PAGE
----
A new study by UC Davis researchers has found that autism diagnoses occur more frequently among populations that are older, more educated and whiter than average. The same study found no link between exposure to pollution and the incidence of autism.
This is the part that I found to be most striking, but not altogether surprising: Children of parents who finished college were at least four times more likely to be diagnosed than children of parents who didn’t finish high school. Autism clusters are popping up in educated populations for the same reason that these populations are generally healthier than average–they go to the doctor more often.
And what about the less educated? Parents who didn’t finish high school are less likely to have health insurance and may be less likely to access and properly evaluate relevent information. At the risk of over-generalizing, I’d say that they are also more likely to encounter employer resistance (or loss of pay) when missing work for the multiple visits to pediatricians and specialists that typically precede a formal diagnosis. Uneducated parents may also be less likely to realize that a diagnosis is often necessary to receive services that are paid for by school districts or insurance companies. So the number of undiagnosed cases among the less educated has not fallen as sharply as it has among the more educated.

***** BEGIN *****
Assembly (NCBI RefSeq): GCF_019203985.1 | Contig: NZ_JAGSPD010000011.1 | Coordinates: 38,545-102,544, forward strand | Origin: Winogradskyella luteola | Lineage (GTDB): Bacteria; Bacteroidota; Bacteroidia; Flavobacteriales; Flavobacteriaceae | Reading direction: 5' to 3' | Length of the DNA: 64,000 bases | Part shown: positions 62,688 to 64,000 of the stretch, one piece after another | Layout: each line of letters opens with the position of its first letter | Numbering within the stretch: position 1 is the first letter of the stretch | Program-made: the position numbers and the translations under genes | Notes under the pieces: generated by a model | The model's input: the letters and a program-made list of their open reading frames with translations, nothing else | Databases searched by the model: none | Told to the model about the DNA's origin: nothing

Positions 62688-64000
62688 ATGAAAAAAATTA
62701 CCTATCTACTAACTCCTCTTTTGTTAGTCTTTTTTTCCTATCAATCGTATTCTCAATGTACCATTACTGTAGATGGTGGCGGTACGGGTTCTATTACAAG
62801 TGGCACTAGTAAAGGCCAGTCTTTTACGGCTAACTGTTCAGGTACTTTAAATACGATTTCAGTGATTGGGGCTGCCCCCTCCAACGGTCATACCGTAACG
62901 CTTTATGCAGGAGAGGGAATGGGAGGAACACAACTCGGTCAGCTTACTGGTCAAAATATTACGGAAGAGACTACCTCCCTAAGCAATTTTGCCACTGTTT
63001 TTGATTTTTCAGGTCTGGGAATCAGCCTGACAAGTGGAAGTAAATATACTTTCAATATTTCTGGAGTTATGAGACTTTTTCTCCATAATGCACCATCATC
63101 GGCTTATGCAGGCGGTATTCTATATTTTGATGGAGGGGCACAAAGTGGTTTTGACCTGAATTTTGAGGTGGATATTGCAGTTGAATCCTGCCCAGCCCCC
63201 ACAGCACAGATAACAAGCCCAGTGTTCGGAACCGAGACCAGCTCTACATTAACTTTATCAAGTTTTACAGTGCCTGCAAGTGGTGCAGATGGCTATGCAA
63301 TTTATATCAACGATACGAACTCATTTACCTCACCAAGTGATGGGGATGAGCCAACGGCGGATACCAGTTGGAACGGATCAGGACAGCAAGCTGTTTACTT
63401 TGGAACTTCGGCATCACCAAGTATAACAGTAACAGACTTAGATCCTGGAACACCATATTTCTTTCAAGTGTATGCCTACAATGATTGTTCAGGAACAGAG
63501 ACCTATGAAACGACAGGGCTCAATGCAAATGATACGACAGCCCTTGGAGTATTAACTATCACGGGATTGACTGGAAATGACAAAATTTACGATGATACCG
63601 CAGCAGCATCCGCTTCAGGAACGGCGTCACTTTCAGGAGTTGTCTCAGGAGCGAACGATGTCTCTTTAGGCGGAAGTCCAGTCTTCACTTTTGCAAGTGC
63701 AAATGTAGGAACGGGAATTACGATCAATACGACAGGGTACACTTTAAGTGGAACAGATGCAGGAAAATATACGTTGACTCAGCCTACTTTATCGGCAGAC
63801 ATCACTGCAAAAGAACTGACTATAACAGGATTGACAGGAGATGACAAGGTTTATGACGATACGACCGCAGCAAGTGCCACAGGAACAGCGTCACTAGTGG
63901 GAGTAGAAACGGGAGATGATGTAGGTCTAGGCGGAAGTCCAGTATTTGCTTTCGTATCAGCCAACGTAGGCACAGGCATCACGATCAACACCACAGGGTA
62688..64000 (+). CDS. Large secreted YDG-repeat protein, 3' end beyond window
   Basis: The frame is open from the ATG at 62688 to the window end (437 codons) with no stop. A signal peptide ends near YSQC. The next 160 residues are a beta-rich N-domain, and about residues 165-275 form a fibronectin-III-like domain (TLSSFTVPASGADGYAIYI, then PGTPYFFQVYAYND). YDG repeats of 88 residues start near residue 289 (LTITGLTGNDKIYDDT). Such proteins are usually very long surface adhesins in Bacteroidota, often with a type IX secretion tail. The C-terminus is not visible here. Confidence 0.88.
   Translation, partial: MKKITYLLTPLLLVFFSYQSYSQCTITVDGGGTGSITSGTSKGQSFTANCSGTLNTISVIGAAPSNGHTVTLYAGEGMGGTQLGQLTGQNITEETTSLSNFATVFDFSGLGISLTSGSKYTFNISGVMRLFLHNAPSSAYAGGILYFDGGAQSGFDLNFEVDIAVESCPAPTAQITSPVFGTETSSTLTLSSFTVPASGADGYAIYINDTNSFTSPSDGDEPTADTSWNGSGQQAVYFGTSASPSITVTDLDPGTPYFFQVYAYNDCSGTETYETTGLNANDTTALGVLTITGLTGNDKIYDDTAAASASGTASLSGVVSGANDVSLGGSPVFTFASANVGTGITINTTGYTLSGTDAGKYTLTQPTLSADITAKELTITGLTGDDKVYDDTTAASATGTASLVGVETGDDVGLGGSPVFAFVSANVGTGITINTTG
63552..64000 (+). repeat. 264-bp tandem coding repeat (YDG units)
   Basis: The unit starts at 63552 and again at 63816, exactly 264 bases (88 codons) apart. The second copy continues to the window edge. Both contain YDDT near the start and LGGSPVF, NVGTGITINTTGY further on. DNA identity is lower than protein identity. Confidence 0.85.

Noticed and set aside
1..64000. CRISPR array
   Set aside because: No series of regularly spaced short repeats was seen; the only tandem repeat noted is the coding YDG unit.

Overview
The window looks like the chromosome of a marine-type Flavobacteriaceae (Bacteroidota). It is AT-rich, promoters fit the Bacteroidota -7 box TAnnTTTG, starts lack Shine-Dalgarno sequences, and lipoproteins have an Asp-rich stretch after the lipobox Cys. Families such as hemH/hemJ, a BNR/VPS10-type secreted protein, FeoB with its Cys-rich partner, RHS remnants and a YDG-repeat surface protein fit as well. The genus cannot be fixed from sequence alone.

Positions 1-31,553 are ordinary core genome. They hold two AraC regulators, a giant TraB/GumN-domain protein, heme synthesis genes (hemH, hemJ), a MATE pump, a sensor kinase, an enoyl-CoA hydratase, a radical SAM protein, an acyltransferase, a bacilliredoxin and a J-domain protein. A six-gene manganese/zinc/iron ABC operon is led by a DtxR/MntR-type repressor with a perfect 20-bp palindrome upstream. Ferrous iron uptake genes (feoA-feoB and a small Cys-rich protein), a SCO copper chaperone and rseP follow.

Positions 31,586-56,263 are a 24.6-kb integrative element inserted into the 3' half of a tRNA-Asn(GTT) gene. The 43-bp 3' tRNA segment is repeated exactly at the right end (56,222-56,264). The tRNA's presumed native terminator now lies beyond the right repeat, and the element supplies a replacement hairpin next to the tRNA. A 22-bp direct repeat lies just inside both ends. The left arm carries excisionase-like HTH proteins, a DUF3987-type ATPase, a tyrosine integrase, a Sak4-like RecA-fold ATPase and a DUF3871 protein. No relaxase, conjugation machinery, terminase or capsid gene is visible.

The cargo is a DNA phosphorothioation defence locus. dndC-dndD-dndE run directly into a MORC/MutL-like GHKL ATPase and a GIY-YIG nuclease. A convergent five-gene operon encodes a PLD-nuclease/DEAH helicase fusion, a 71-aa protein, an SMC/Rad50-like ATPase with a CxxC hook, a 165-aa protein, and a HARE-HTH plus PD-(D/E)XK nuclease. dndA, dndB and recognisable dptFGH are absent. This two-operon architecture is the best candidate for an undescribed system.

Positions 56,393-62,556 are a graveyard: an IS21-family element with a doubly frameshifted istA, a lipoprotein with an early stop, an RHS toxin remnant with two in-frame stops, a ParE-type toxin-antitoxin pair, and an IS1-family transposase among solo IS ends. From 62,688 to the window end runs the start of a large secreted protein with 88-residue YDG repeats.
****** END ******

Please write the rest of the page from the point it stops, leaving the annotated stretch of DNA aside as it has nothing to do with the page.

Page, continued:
The results of this study are generally consistent with the theory that greater awareness is a considerable factor in the recent spike in autism prevalence across all populations. Here in New Jersey, we have the highest rate of autism, and the second highest personal income per capita in the country. We’re educated, we have medical insurance (we recently demanded more coverage) and we get on waiting lists to see developmental pediatricians who can give our kids a diagnosis.
So are autism clusters a good thing or a bad thing? Not entirely sure, but increased awareness would even things out a bit.